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Anti-graft agency should own up to being part of a major problem

By The Standard | Published Sat, June 9th 2018 at 11:45, Updated June 9th 2018 at 12:10 GMT +3

Taxpayers have valid reasons to be furious with the Ethics and Anti-Corruption Commission (EACC). For more than a decade now, they have funded the agency mandated to protect them from corruption, but with uninspiring results. Since its creation and change of name over the years, the anti-graft body has baffled many for failing in even the most basic of its mandates.

Billions of shillings have been lost and the EACC has little or nothing to show in exchange for the now waning public confidence in its ability. Recent revelations of grand theft, each scandal larger than the previous, continue to expose the EACC’s soft underbelly.

It is clear that although the commission was set up with good intention, its reputation and conduct continue to highlight the economic scourge devouring the country. It has become synonymous to shoddy investigations, its officers fingered for being part of the problem by being compromised by the very people they are probing. The scent of let-down that many Kenyans feel about EACC has now morphed into the terrible smell of betrayal. Like a rotting limb, the only solution is to rid ourselves of this problematic organ before the whole nation turns septic. EACC stands accused of handing over an incomplete, badly done, score-settling report on corruption to President Uhuru Kenyatta.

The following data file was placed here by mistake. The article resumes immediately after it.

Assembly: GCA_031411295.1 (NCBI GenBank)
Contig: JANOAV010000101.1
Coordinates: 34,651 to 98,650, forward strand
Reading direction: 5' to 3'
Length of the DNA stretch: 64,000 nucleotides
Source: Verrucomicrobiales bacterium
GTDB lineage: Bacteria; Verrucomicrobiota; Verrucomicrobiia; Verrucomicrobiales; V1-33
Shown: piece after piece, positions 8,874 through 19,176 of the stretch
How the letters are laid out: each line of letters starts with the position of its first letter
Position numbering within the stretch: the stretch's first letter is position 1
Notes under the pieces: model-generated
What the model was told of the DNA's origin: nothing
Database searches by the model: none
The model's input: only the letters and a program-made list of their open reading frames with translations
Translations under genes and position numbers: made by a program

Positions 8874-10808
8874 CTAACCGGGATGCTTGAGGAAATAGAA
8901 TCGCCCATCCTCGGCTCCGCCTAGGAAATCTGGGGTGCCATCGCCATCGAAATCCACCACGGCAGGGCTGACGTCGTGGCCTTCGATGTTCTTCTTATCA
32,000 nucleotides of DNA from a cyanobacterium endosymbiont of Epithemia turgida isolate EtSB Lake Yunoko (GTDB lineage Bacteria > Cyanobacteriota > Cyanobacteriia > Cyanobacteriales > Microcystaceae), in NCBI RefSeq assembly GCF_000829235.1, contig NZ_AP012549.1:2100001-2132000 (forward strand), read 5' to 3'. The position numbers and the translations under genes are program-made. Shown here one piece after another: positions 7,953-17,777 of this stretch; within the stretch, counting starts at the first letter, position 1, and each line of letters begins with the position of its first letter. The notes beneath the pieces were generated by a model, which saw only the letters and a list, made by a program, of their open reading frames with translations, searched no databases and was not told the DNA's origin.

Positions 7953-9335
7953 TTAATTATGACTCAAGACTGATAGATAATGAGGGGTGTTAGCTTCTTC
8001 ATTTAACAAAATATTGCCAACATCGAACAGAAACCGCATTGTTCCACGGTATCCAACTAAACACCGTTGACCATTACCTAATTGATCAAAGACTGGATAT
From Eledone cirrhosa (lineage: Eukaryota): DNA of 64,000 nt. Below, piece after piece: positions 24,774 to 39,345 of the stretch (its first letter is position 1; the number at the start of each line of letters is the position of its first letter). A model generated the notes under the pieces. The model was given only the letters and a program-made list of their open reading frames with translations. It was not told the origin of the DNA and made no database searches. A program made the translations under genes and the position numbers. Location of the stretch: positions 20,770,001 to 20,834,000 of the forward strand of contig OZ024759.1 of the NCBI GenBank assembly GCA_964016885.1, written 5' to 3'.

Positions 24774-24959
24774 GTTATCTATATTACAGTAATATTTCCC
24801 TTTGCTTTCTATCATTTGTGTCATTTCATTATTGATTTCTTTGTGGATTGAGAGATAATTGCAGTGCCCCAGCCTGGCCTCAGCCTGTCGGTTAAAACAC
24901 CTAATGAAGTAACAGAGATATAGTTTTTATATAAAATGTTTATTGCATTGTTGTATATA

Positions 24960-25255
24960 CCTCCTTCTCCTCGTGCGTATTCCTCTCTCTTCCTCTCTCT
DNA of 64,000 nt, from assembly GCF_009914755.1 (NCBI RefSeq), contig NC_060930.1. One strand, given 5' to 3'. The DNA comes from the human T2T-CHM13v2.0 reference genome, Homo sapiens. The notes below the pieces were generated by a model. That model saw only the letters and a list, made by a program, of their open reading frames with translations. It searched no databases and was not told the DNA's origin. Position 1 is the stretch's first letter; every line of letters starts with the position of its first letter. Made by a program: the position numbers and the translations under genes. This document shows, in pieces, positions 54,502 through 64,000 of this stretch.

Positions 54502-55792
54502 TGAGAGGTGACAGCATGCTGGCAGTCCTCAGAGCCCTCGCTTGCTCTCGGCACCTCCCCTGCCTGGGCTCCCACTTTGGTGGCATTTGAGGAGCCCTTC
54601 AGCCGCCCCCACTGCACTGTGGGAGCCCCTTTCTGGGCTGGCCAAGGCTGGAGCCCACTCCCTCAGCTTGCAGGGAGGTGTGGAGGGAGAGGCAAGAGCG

In the course of the week, a Senate committee barely restrained itself from calling the agency a money-sucking-failure. Another parliamentary committee recommended that the anti-graft commission be held responsible for the loss of Sh1.5 billion of taxpayer money to dubious, in-your-face corruption.

It is time the wheels are pulled off this train before its sinks the country into more problems. In the fight against graft, there can be no sacred cows.

No one, including the EACC, is untouchable. Its existence in the collective psyche of Kenyans has been an epic fail, and it will mostly be remembered for internal wrangles among commissioners and its unique ability to bungle even the simplest of cases.

Kenyans of good standing should choose to be on the right side of history and call out this organisation that has continuously failed to walk its talk. The bleeding must be stemmed.

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